Notes from “The Myths of Computer Security”

Categories Cybersecurity Lecture Series, Security

As a Georgia Tech OMSCS student as well as working software professional, advanced security topics are always something I want to learn more about. Georgia Tech’s Institute for Information Security & Privacy is presenting a weekly Cybersecurity Lecture Series on Fridays this fall, and being a local I’ve started attending them. Here are my quick (albeit not necessarily complete) notes from this week’s presentation by Curtis Walker of Draper Laboratory.


Weaknesses of current “security experts” is that many of them have only shallow knowledge of exploits or vulnerabilities.  Hackers are working at depth, below where most experts are working or comfortable.

These catchphrases can actually result in decreased security:

  • Defense in depth
  • Best practices
  • Layered security

Security by Reactiveness

“Do we understand the risk vs benefit trade-offs of security software?”
Tavis Ormandy @ Google

“The worst possible outcome of installing a security program is that it will be ineffective.”

  • Security tools often contain vulnerabilities.
  • IDS and AV solutions identify only what they know about.  If an expert recommends this as the first solution, they’re not an expert.
  • These products often install device drivers in the OS, which run at kernel privilege level.
  • Increase attack surface of your system.  Any flaws in the software can result in Ring 0 exploits.
  • Vendors are typically more concerned with profits than effectiveness.

“The best way to ensure you are secure is to remove the disk and scan/analyze files from a trusted machine or boot from a CD/DVD.”

File integrity checkers are very limited.

“If I get infected with malware I will be safe if I format my hard drive and reinstall the OS.”

This strategy fails against:

  • BIOS resident rootkits
  • PCI-ROM rootkits
  • Etc

Security by Correctness

“Formally-verified microkernels offer 100% security.”

  • Formal verification has made great strides, but there are misconceptions in this area.
  • Potential to benefit defense applications faster than normal users
  • Potential to intro a false sense of security.

Three main issues exist with respect to formal verification:

  • Certain assumptions are made when performing formal verification of code; the attack surface tested is these assumptions.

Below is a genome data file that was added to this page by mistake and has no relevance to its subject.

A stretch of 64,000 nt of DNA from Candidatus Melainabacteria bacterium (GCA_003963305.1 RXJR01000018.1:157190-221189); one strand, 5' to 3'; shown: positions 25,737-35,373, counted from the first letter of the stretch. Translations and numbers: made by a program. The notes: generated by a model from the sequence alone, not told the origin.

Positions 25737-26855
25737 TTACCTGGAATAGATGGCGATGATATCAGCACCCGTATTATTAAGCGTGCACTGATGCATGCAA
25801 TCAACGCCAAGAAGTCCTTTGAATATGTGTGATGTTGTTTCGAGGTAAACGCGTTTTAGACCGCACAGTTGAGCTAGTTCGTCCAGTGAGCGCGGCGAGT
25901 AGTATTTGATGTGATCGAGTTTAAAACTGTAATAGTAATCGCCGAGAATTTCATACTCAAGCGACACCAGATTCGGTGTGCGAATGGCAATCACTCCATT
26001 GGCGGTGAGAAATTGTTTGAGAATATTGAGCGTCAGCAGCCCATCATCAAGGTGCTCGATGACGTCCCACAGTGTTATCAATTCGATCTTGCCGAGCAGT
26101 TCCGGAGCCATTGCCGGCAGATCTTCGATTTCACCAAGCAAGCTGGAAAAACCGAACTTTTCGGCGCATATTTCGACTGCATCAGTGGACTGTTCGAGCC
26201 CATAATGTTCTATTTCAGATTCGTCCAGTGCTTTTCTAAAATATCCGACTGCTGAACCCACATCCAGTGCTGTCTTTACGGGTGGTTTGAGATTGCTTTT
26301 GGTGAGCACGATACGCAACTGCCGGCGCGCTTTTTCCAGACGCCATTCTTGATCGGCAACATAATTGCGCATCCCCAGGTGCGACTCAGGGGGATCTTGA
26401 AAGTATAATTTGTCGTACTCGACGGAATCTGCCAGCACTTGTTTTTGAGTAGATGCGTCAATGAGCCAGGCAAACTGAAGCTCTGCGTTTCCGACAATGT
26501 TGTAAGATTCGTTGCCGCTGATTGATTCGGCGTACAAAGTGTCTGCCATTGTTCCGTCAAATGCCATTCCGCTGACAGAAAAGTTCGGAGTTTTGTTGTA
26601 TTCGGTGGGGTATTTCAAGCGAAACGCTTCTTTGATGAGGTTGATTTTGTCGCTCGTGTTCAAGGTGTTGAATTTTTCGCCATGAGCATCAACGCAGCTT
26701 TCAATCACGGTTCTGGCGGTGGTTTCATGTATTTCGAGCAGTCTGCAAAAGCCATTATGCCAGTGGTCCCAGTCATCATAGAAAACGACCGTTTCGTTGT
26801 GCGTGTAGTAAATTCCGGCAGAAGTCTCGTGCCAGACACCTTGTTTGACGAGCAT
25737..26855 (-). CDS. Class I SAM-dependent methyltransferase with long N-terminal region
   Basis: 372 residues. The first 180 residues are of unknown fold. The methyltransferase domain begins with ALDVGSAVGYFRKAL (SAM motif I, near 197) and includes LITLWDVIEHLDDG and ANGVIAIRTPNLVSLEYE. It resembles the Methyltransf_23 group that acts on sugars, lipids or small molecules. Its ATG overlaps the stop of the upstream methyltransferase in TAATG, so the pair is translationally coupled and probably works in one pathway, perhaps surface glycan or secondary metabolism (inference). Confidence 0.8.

• Anything missed in the specs can result in a vulnerability.
  • Not a scalable process (how do you test 10’s of millions of LOC?).

“Open source code is more secure because many eyes are looking at it.”

  • “The ‘many eyes’ of the open source community are blind, uninterested, or selling to governments for profit.” — Brad Spengler (grsecurity)
  • Many cases of backdoored OSS in the wild.
  • Bugs are becoming more difficult to find, and the economy has shifted to selling bugs vs informing the vendor.

Memory corruption

“Buffer overflow exploit threats are near extinction.”

  • Code injection – traditional shellcode attack
  • Code reuse – return to libc, ROP, JOP, etc
  • Data-only – overwriting non-control data on the stack to achieve code exec

Code injection attacks – still not solved by most OS as they lack MPROECT and TPE or MAC.

Academia keeps creating subpar theoretical solutions under the name Control Flow Integrity (CFI) and then attacks to break them.

Microsoft’s Control Flow Guard (CFG) and Intel’s Control Flow Enforcement Technology (CET) implements the weakest form of CFI.

“Stack canaries are a completely effective mechanism to prevent buffer overflow attacks.”

Only protect against stack smashing, not heap or format string vulnerabilities.

“ASLR is a complete defense against code reuse attacks.”

  • Entropy reduction attacks can sig lower effectiveness
  • Address space info disclosure can leak known addresses
  • Brute-forcing can be effective
  • Heap/JIT spraying inject code at predictable locations
  • Not all apps will work with ASLR.
  • Many libraries are statically located/mapped, defeats ASLR.

Operating System Security

“If you’re serious about security, you should install Linux.”

  • The Linux kernel devs have shown time and again they are unconcerned re security
  • Huge number of kernel vulnerabilities
  • Large amount of Linux kernel vulnerabilities do not get CVEs
  • SELinux claims to provide fine-grained security, but ineffective against remote PHP + local kernel exploits
  • No GUI-level isolation with X11.
  • 99% of the kernel security progress is out-of-tree patching by 3 people (unpaid) in their free time
  • Upstream security is sig weaker than out-of-tree patches
  • Linus Torvalds not interested in features that don’t fit into the LSM model

“What about my phone?”

Android – based on Linux, not hardened.  Vendors slow adoption of patches.  Kernel self-protection is lagging.

CopperheadOS = hardened Android for Nexus devices.

IOS taking security more seriously, updates all handled by Apple.

“If you are serious about security, you should install OpenBSD.”

  • No provision to lock down system beyond basic Unix perms
  • Often years behind (15 years in some cases) re security mechanisms.
  • BSD variants are not much better.  HardenedBSD the only viable solution, but still behind other options.

“Microsoft Windows is synonymous with poor security.”

  • Actually doing more than Linux in terms of improving security
  • Strategic hires
  • Each release more secure than previous
  • Kernel self-protection
  • More non-exec regions of memory
  • Windows Defender actually a great tool!

“Privacy software such as TOR will increase security.”

  • When you use TOR you put a certain amount of trust in its exit nodes, esp if not using SSL/TLS.  
  • Some exit nodes inject malicious code into binary downloads.
  • Use a VPN on top of TOR to protect binary transfers.

“DHS spent $6B on a firewall.  The result?”

Prevent/Mitigate/Contain/Detect

Additional References